We will see if this one makes it through the nite without James posting ahead of me. Enjoy
So to wrap up my little discussion on how Civil 3D handles corridors I am going to explain how the surfaces get built from your corridor model and the impact of your assembly on the surface. In the last post I briefly mentioned codes, what I failed to mention is all the pieces of the corridor model get assigned a code, both the points and the links are coded. A lot of you might not even realize it is happening, but if you scroll all the way to end of the help topic for any sub-assembly you will see what is called a coding diagram, its is the most important piece of information you have in troubleshooting problems with corridor surface creation. If I had my way it would be the first diagram shown, but I think the bookend position is also a hold over from CAiCE because every CAiCE fragment help file I have seen also had them at the end. I have included a sample from the help file below.
At any rate when we build a surface from our corridor model there are two possibilities presented to us, both are dependant on codes. The first option available is by links. This builds the surface by connecting similar coded links and then triangulating between those links. The other option is to build based on feature lines, this is more akin to adding a bunch of breaklines in to build a surface model.
I won’t debate which is better, a lot of times I try both just to see which result I like better. So after 2 pages of ranting and rambling I am finally going to talk about what prompted this post. Someone in the newsgroup was having a problem with a sub-assembly not creating the datum surface properly to get accurate earthworks volumes. The answer to their problem lied in the information I gave you previously. The sub-assembly in question was the urban curb and gutter series, in the attached screen shot I have shown how the datum was being generated with the assembly as designed. As well is a picture of the assembly.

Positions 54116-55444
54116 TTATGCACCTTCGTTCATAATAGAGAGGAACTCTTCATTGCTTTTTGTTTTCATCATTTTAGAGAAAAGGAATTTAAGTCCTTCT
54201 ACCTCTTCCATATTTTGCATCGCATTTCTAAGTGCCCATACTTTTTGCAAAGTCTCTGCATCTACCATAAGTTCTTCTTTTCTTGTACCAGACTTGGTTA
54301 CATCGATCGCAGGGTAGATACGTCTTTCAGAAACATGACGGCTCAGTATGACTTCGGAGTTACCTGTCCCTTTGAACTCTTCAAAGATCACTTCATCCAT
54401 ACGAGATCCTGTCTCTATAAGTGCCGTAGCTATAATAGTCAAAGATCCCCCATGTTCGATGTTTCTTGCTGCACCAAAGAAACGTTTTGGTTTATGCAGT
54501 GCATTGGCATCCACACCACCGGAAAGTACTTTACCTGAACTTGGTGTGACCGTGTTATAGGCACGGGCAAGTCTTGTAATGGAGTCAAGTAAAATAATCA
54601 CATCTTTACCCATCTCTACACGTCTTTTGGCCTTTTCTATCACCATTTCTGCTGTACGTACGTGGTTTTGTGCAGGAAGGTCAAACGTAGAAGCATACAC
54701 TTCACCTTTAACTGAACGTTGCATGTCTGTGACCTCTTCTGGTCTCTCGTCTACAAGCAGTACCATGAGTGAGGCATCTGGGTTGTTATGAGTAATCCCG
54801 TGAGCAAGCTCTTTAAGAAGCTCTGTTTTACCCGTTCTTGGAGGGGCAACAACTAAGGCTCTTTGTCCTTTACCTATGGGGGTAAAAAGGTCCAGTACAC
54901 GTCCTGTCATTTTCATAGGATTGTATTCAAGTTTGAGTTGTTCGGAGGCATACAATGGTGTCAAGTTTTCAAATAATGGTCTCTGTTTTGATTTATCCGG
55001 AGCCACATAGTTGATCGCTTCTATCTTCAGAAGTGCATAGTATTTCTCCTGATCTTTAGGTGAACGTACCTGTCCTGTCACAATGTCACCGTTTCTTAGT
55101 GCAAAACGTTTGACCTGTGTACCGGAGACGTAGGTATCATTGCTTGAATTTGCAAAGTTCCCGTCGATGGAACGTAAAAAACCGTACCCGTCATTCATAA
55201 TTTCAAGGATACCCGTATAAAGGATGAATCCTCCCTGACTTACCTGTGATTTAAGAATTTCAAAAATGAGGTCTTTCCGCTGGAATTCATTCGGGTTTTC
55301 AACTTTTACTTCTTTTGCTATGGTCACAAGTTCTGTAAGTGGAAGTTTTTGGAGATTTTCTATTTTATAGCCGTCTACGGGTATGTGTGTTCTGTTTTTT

Now that you have seen the problem here is the resolution, by looking at the coding diagram for the two sub-assemblies involved here we can see both have the datum code applied(I have labeled my images for simplicity, when the software is working from the centerline outward it gets to the bottom back of curb and then the datum surface flies upward, this is because the software although nifty and intelligent isnâ€™t a mind reader, it operates on pretty simple logic which states if you find a sub-assembly with the datum code the surface needs to hit it. The spiking here is caused because no decision can be made if it should be connecting to the upper sub-assembly or the bottom of the curb sub-base, the surface just ends up bouncing between the two. My correction for this problem requires an extra sub-assembly be used, in this case one without the datum code applied. As I need a simple link at grade I have used a generic link at slope, for codes I have applied only a top code to the link. In the screen shot you can see the surface generation problem has been resolved.
I am not going to document this one but another common cause of these problems is stacking two basic lane sub-assemblies ontop of each other, while the software will often manage to connect them properly, in corners it will very often get confused and result in similar spikes. This is because you end up with 2 sets of point codes that are identical just separated in the z direction. Hopefully this helps you get a little deeper view into how a model is built and lets you make some better choices when you are building your assemblies.